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Spencer N. Axani, MIT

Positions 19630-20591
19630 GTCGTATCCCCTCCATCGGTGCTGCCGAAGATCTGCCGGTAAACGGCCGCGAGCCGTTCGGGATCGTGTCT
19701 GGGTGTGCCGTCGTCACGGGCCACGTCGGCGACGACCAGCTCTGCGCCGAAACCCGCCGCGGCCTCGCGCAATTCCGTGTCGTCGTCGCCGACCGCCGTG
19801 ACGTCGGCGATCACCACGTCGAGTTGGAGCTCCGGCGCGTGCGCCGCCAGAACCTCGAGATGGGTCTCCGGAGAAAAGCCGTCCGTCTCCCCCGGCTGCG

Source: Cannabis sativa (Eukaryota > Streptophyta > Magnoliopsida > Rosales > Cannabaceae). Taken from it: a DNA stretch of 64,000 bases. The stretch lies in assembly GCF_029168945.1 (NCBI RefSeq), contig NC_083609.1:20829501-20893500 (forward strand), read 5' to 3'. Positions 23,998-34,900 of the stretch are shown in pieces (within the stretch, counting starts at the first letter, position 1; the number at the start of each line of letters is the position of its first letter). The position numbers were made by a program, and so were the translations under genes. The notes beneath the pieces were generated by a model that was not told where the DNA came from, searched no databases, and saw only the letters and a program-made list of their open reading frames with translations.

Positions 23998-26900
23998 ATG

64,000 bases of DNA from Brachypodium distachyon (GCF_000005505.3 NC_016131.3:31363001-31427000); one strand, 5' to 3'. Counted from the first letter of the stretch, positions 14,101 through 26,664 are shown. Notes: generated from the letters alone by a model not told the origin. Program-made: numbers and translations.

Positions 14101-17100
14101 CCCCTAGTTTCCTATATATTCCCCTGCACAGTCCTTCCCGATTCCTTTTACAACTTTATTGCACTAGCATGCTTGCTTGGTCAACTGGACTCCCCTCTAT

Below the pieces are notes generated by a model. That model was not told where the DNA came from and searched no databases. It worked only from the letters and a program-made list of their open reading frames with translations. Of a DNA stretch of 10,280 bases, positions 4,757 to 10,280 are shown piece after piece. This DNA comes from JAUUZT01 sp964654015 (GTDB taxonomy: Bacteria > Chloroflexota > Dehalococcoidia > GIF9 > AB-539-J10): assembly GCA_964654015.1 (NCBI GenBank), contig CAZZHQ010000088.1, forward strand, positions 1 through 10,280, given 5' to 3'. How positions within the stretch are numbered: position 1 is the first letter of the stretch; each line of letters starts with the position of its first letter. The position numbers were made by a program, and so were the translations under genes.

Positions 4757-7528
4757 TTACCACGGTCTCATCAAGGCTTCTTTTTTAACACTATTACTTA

Determining if the neutrino is its own antiparticle is one of the most pressing questions in modern day elementary particle physics. It has far reaching implications rivaling that of neutrino oscillation -- the only evidentiary physics beyond the Standard Model. We can answer this question with the observation of an ultra-rare decay called "neutrinoless double beta decay." The relentless push for new detector technologies and background reduction techniques has finally brought us to the potential for discovery in the near future. However, if we observe this decay, to understand its full meaning will require us to also answer the question of how many neutrino species exist. This talk presents two of the worlds most sensitive searches for new neutrino physics hoping to resolve these questions: a low-energy search for neutrinoless double beta decay with the KamLAND detector in Japan, and a unique high-energy search for a new neutrino state using the IceCube detector at the South Pole.